Longevity Insurance In The News
Longevity Insurance is one of the best ways to guarantee lifetime income AND take advantage of the higher yields offered by Secondary Market Annuities. It works like this:
Assume we are talking about a 65 year old California man with $1M assets who need $5000/ month for his essential living expenses
Step 1: Purchase a lifetime income guarantee policy, sometimes called Longevity Insurance, to give you enough income but starting at age 85. Rates vary regularly but recent quotes for a 65 year old California man paid over $6000/ month per $100,000 of premium.
Step 2: Now that the lifetime income/ longevity risk of outliving income is taken care of, the remaining $900,000 in assets can be positioned for maximum yield to last a defined period of time. And Secondary Market Annuities are the single best way to get a high yield in a guaranteed, fixed term investment.
With longevity – the biggest unknown – out of the way, the rest is easy!
We have relationships with the major carriers in the longevity marketplace, so if this strategy strikes a chord with you, please give us a call. We can make it happen.
Here’s a recent WSJ article on the topic as well:
In recent months, insurers including Massachusetts Mutual Life Insurance, Northwestern Mutual and New York Life Insurance have introduced these products.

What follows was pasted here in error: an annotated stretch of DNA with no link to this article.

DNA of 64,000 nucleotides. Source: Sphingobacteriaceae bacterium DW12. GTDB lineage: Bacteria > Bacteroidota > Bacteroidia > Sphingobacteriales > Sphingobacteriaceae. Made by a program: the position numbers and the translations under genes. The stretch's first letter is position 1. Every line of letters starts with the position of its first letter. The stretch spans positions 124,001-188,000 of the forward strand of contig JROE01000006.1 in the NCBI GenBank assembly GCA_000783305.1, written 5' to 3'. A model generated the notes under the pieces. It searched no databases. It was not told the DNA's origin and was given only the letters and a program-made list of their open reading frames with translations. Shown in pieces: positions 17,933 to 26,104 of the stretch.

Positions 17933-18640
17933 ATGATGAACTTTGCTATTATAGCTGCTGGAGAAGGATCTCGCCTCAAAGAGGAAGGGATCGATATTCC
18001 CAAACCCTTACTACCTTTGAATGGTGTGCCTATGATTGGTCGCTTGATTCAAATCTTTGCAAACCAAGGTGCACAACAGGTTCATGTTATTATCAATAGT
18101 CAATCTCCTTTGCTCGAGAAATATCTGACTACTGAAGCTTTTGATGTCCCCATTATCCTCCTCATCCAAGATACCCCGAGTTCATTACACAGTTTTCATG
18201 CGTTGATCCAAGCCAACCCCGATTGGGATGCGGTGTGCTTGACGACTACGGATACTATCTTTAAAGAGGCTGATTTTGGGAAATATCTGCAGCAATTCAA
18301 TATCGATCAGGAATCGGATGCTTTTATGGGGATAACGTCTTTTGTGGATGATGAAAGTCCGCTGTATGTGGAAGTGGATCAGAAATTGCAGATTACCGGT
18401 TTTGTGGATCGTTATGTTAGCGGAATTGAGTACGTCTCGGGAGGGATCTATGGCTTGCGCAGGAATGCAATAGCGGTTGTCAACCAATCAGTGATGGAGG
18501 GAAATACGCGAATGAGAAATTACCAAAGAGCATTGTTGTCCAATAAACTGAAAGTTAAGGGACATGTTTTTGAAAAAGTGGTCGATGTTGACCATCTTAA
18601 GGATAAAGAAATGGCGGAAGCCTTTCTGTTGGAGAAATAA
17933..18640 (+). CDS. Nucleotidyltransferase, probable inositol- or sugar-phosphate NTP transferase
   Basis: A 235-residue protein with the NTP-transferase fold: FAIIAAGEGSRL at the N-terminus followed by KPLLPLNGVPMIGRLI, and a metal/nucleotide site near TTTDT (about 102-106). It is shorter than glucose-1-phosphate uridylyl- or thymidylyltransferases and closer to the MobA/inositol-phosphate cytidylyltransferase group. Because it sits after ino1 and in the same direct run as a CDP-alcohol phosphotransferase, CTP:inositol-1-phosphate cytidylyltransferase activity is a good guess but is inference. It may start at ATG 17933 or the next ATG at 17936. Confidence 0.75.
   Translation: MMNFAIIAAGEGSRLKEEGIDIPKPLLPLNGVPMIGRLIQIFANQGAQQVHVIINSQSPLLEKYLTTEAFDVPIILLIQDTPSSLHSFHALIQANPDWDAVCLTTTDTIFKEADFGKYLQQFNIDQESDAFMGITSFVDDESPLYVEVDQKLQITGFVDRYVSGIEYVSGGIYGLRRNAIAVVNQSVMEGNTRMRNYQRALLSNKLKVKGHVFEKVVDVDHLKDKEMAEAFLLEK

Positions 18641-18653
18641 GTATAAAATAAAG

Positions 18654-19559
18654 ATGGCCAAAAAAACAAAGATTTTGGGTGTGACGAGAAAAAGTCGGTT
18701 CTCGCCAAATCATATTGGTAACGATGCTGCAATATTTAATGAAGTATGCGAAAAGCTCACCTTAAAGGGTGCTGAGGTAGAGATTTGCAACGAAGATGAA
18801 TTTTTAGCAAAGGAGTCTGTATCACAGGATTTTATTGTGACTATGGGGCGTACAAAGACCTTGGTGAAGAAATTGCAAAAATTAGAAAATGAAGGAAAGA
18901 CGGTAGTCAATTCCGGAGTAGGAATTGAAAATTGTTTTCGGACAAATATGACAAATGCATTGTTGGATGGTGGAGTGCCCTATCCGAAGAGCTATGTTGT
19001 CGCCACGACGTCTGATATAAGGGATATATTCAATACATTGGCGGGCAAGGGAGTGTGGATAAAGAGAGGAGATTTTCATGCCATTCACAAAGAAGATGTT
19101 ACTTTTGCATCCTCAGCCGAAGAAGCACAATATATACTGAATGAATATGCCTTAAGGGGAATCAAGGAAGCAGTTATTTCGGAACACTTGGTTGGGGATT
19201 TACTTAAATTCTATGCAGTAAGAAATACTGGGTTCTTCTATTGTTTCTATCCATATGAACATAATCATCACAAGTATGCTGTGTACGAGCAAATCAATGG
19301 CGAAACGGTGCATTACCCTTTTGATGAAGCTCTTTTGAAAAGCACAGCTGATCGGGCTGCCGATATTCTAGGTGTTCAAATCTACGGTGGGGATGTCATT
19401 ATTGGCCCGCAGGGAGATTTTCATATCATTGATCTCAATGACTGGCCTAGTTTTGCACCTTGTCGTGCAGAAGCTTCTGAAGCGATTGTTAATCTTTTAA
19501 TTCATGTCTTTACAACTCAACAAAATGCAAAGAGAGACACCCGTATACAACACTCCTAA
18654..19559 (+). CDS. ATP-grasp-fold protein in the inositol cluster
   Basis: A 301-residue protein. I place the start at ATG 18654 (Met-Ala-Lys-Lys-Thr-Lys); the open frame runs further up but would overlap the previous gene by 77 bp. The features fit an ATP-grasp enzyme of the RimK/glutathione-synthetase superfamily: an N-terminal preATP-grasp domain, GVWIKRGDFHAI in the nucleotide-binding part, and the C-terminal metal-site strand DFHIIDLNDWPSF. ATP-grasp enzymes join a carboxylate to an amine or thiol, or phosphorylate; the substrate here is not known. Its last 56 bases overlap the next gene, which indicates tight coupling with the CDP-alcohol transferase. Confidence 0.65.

In February, the Treasury Department issued a proposal to make it easier for people to buy so-called longevity insurance products—which start payments at, say, age 80 or older—in 401(k) and individual retirement accounts.
Economists say it can make sense to put a small portion—for example, 10% to 15%—of your nest egg into such a policy upon retirement to protect yourself from running out of money from age 80 or 85 on. But insurers including New York Life and Northwestern Mutual say that with pension plans falling by the wayside, a growing number of buyers are purchasing these policies in their 50s as a way to secure a pension substitute in their 60s and beyond.
“In 2008, people saw their 401(k) balances get decimated. Now, they want certainty,” says Tim Hill, a consulting actuary and principal who specializes in annuities at actuarial consulting firm Milliman.